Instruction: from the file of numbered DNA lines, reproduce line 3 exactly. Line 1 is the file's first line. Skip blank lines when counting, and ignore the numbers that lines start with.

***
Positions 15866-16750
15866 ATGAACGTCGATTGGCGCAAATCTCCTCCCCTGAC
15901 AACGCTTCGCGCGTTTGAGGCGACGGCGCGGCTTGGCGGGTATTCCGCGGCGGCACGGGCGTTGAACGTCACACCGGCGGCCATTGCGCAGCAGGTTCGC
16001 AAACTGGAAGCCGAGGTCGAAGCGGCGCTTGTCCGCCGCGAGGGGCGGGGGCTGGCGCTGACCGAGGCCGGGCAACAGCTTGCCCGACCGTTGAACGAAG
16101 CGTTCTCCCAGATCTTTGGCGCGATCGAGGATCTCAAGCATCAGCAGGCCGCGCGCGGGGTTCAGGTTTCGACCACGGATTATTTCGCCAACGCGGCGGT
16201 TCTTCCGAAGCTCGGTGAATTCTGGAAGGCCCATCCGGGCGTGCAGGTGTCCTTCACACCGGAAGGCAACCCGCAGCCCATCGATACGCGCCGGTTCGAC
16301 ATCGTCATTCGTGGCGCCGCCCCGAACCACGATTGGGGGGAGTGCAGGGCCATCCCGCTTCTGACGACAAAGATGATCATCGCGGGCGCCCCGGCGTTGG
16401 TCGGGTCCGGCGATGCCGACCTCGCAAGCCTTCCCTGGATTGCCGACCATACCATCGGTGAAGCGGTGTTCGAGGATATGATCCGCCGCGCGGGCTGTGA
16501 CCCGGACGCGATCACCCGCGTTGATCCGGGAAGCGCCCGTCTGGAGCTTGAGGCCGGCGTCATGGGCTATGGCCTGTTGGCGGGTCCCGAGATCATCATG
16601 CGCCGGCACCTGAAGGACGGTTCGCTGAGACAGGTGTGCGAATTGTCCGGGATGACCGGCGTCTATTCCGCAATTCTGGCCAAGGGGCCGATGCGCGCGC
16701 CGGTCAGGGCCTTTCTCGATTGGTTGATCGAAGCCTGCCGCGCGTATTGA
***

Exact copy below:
15901 AACGCTTCGCGCGTTTGAGGCGACGGCGCGGCTTGGCGGGTATTCCGCGGCGGCACGGGCGTTGAACGTCACACCGGCGGCCATTGCGCAGCAGGTTCGC